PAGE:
The last museum we went to was the former home of Matilda Joslyn Gage, who broke with Susan B Anthony when Susan brought the Women’s Christian Temperance Union into the suffrage movement. I was somewhat aware of this history, but had focused more on the WCTU’s temperance efforts. Matilda was much more concerned about the “Christian” part of their name, aware that their stated purpose was to inject God into the Constitution and make the US a Christian nation. Sounds weirdly similar to 2015, doesn’t it? 
Matilda Joslyn Gage

Matilda thought that Christianity was a much greater threat to women than the lack of voting rights was, and she headed in a different direction. There were some great quotes from Matilda on the walls of the museum, each room of which was dedicated to a different part of her activism (and one to Oz- she was L. Frank Baum’s mother-in-law, as I mentioned in an earlier blog.) I hadn’t known a lot about Matilda and she clearly deserves to be better known, especially in this time of right-wing religious extremism in the US.

“The most stupendous system of organized robbery known has been that of the church towards woman, a robbery that has not only taken her self-respect but all rights of person; the fruits of her own industry; her opportunities of education; the exercise of her judgment, her own conscience, her own will.”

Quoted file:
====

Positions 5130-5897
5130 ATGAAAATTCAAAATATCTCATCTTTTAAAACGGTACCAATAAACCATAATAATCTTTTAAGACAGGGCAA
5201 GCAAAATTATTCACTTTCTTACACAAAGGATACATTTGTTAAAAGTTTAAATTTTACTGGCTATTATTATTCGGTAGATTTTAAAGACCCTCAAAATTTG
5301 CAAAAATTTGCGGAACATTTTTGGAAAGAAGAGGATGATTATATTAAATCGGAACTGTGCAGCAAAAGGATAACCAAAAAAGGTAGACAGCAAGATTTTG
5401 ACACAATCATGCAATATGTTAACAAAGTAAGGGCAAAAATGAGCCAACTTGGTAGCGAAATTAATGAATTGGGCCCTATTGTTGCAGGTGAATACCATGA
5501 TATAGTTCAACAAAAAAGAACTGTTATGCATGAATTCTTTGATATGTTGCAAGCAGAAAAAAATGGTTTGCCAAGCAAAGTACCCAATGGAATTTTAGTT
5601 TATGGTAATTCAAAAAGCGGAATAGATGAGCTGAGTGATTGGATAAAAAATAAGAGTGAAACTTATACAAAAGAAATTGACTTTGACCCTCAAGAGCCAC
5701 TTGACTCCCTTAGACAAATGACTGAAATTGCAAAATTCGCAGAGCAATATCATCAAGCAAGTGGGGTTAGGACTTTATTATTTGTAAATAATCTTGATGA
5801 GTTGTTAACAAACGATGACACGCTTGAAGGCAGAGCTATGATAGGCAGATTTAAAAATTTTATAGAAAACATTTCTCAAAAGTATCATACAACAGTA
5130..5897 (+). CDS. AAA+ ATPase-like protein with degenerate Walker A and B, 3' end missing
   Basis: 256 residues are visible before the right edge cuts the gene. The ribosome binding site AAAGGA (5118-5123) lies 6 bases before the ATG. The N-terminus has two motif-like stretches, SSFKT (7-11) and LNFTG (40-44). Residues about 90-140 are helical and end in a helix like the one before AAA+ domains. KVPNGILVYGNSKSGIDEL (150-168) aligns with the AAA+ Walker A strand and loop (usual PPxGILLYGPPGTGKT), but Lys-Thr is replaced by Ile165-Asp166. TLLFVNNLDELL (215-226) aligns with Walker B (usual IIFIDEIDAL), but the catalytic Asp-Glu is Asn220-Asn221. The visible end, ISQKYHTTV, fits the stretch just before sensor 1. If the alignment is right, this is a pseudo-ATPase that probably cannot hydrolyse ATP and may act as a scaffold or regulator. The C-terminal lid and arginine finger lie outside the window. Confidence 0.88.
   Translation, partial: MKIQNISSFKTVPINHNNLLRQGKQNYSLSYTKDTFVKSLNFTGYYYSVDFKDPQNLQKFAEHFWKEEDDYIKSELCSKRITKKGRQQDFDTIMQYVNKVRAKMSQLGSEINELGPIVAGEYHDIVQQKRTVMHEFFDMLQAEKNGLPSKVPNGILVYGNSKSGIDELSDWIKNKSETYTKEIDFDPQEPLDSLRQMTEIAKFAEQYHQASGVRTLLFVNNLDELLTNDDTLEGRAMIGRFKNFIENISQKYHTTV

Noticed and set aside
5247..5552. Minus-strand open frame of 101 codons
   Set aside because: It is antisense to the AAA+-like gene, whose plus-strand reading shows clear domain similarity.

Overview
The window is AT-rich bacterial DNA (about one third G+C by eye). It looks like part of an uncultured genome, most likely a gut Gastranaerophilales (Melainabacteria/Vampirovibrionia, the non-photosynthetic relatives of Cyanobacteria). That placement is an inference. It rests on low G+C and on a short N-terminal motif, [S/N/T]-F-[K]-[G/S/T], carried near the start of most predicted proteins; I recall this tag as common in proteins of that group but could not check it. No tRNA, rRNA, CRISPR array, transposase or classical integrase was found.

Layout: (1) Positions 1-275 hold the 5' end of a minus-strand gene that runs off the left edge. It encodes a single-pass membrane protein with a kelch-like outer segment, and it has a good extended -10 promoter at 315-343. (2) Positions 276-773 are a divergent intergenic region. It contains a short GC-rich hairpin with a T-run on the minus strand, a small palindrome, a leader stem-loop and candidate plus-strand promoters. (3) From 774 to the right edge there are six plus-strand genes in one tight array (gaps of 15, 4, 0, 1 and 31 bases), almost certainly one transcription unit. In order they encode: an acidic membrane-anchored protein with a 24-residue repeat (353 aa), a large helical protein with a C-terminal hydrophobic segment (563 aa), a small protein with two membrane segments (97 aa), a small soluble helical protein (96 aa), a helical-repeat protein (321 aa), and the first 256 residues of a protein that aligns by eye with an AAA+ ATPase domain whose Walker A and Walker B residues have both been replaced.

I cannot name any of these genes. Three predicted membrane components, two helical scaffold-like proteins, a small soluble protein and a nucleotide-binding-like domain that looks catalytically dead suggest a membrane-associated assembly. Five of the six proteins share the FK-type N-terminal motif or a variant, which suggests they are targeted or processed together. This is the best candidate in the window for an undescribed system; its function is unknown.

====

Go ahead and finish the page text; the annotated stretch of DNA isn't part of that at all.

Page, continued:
[1] “Suffrage Workers Ride 4,000 Miles,” Utica Observer, 11.18.15, p. 12.

Saturday, November 7, 2015

Detroit Welcomes the Envoys

I’m dreadfully behind on the blog at this point, but trying to catch up! Blogging has had to take a back seat, as it were, to travel, research, visiting with old friends and family, and planning the celebration in DC. I’m in Boston right now, staying with daughter Emma, who has been helped me with website and blog design. Back to Detroit…

I’ve spent decades working in affordable housing and community revitalization so I was eager to see Detroit, which has been struggling to manage a city footprint that is far larger than its shrinking population and tax base will support. In community development circles Detroit’s housing vacancy woes are legendary, as is its solution; to simply demolish blocks of housing and turn them into fields. We stayed in the Jacob Arms, less than a mile from the city center and a stone’s throw from the Comerica Park. In just about any other city the view from our 6th floor window would have been rooftops; instead, we looked down on quite a bit of open space.
Photo from our rental unit in Detroit, courtesy of Rick Leavitt